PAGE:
Speakers will include Tara Houska, Couchiching First Nation, national campaigns director for Honor the Earth; Erin Griffin, Sisseton-Wahpeton
Oyate, director of Dakota Studies at Sisseton Wahpeton College; and Mary Jo Tippeconnic Fox, Comanche/Cherokee, research professor at the University of Arizona.
Born on the shores of Big Stone Lake in modern-day South Dakota, Gabriel Renville (1825 1892) was a Sisseton-Wahpeton
leader who opposed conflict with the United States during the Dakota War of 1862.
The International Powwow continues this custom every September, highlighting native traditions in dancing, drumming, singing, and arts and crafts from area tribes such as the Turtle Mountain Band of Chippewa Indians, Standing Rock Dakota-Lakota, Yavapai-Apache Nation and Sisseton-Wahpeton
Judgment is affirmed.<br />16-4283 Sisseton-Wahpeton
Oyate of the Lake Traverse Reservation v.
TallBear is an enrolled member of the Sisseton-Wahpeton
Oyate in South Dakota and descends from the Cheyenne & Arapaho Tribes of Oklahoma.
Today, the Oceti Sakowin people in South Dakota are recognized by the federal government as nine different tribal entities, each with a separate reservation land base: Standing Rock Sioux Tribe, Cheyenne River Sioux Tribe, Oglala Sioux Tribe, Rosebud Sioux Tribe, Sisseton-Wahpeton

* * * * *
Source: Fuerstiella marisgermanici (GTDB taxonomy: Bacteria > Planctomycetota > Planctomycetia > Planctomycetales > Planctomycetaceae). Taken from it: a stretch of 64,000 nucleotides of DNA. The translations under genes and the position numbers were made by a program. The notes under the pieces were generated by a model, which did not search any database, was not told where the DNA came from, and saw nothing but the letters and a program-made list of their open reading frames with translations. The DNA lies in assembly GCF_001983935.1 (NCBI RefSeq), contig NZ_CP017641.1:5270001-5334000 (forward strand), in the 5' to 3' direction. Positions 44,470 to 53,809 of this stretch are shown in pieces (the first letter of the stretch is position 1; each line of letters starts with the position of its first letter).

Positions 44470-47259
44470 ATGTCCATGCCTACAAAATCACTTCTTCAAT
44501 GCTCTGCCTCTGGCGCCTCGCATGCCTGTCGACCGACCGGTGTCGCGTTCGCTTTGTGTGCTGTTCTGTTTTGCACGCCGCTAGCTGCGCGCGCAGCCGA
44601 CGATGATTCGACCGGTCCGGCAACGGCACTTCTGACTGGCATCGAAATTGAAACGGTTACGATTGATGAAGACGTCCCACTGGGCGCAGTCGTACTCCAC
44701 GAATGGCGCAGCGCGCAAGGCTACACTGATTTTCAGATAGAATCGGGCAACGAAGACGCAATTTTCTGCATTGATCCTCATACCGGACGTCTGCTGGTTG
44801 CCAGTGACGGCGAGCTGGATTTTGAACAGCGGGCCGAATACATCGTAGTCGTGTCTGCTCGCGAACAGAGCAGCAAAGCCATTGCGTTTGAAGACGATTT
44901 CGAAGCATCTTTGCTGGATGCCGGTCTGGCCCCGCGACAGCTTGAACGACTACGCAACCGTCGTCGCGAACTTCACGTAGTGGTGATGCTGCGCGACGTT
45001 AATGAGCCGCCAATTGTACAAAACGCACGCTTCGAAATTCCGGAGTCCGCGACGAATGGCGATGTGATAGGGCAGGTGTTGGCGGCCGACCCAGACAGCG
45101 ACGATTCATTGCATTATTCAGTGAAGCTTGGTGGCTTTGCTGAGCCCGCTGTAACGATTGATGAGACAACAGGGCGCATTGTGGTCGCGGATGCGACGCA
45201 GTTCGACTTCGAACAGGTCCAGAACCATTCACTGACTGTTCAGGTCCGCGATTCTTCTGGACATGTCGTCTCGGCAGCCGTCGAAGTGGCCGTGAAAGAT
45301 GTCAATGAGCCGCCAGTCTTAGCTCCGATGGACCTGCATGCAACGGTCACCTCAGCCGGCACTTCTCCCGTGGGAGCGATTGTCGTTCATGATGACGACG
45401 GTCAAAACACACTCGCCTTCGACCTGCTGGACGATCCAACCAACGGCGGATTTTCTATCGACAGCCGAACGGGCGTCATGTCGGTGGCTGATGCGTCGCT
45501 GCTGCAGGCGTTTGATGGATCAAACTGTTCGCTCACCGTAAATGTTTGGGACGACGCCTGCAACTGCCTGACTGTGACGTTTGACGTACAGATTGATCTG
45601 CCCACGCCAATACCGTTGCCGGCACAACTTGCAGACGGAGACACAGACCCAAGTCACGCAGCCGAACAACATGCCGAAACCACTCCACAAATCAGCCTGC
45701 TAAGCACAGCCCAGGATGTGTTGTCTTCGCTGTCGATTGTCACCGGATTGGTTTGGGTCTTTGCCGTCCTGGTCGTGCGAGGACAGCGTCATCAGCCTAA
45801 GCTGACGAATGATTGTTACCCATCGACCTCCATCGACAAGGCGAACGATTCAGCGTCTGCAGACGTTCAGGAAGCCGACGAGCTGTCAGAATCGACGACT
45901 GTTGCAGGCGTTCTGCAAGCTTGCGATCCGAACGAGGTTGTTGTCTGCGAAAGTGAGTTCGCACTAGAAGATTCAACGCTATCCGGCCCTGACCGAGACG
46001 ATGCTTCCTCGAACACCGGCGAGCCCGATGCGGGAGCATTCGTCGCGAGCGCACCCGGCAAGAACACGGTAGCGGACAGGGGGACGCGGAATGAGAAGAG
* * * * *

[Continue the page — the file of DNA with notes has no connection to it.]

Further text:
Oyate of the Lake Traverse Reservation, Lower Brule Sioux Tribe, Flandreau Santee Sioux Tribe, Yankton Sioux Reservation, and Crow Creek Sioux Reservation.
As a practising attorney, one of the highlights of her career was serving as general counsel for her own tribe, the Sisseton-Wahpeton
Oyate in Dakota.
Brummel has since served in positions with several tribal peoples, including the Sisseton-Wahpeton
Tribe in South Dakota, Anishinaabe people in Minnesota, and then the Turtle Mountain Band, with whom she worked from 2003 until she joined her order's leadership council in 2008.
Nation of South Dakota adopted its first written constitution in 1884.
The Land is Your Mother, released in 1982, revealed his ever-growing connection to his own Sisseton-Wahpeton
Dakota heritage and concern for the plight of indigenous peoples worldwide and the earth itself.
Lee (Cheyenne River Sioux), Karen Lone Hill (Oglala Sioux), Florestine Kiyukanpi Renville (Sisseton-Wahpeton
Dakota), and Lydia Whirlwind Soldier (Rosebud Sioux) were all born on reservations in South Dakota, and three of them attended boarding schools.